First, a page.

I love to play “pretend” games with kids, repurposing everyday objects for the purpose of creating new experiences. The capacity to use one’s imagination has increasingly been recognized as a vital skill that is honed in childhood. Time spent in imaginary play as a child translates into an adult capable of visionary thinking (like Steve Jobs!)
Structured activities like music lessons and sports are valuable to children, but don’t forget to “schedule in” some time for your kids to spend powering simple objects with imaginary fuel.
Here’s an easy game that you can play at home with your kids to get those imaginations fired up:
All you need is a scarf for each of you (any cloth or dish towel will also do.) Crumple the scarf up between your hands and tell your child that you are going to change this scarf into different objects with the power of your imagination. Encourage your child to scrunch up their scarf and follow along:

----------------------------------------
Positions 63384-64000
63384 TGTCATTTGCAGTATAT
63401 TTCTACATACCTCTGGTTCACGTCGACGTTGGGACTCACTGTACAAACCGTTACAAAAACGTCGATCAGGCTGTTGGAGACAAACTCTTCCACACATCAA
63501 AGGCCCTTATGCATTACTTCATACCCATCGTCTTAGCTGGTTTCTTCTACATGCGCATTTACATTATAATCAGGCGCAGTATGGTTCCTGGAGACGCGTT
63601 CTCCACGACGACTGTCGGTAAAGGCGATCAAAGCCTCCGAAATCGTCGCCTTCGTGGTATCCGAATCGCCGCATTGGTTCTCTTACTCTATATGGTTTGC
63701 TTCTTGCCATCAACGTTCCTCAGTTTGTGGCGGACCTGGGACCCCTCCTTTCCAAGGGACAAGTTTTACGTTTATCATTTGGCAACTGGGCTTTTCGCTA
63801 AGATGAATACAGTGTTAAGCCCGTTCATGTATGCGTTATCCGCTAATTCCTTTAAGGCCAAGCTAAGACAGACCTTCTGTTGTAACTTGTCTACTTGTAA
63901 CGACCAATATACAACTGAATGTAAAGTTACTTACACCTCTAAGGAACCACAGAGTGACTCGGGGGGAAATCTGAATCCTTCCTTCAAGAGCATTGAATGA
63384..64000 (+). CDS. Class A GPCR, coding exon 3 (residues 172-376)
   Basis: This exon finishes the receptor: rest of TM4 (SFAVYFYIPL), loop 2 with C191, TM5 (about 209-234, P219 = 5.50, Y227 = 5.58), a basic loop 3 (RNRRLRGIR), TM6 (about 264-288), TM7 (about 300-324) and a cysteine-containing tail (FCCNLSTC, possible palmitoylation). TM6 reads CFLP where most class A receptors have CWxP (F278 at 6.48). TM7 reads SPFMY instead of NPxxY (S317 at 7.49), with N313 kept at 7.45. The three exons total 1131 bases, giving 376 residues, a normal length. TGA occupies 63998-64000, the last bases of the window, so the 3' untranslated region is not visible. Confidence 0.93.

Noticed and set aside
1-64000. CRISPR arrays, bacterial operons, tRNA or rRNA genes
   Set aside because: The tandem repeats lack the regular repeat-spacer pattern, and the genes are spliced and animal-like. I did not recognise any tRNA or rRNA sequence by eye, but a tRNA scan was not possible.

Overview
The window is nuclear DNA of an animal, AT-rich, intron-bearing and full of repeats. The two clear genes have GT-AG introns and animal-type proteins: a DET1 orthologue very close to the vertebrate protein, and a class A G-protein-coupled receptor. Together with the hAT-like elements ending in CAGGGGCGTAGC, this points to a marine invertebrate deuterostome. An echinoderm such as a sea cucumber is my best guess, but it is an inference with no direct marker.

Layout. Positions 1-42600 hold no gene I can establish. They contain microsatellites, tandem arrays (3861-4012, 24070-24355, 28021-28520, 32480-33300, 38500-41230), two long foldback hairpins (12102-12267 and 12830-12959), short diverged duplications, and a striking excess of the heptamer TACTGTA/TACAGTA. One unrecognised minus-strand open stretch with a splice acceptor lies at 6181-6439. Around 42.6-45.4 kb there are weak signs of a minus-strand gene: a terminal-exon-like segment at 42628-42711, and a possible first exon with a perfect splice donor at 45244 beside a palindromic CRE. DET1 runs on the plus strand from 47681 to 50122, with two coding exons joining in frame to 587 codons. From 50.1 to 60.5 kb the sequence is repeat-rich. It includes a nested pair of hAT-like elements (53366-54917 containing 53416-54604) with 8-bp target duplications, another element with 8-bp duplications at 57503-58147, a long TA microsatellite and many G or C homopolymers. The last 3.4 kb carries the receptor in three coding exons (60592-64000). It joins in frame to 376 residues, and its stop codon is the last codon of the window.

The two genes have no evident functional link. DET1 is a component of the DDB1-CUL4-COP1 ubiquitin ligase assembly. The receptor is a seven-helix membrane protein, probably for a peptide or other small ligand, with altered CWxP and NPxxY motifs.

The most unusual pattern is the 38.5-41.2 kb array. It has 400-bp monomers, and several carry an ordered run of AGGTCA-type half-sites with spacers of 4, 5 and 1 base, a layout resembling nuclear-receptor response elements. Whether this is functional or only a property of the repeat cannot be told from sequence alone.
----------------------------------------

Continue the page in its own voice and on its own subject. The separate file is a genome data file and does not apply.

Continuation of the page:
First, tell your child that the scarf has become a picnic blanket. Lay the scarf out on the ground and sit on top of it. Pretend to eat a picnic.
Next, scrunch up the scarf between your hands again. Tell your child that the scarf has now become a magic flying cape. Tie on the scarf as a cape and zoom around the room!
Scrunch that scarf up between your hands again for another transition. This time, tell your child that the scarf has now become a washcloth and it’s time for a bath. Pretend to fill up the bathtub, get inside and wash with your washcloth! Don’t forget to towel dry afterwards!
Scrunch up the scarf one last time and turn it into a blanket. Now it's time to act out getting pajamas on, brushing teeth and curling up under the blanket to sleep!
You can easily play many variations on this game at home using the most basic of objects. Next time, try playing the same game with a box or a stick as a prop!
Do you have any other great examples of pretend games that you already play at home? Please share them with us!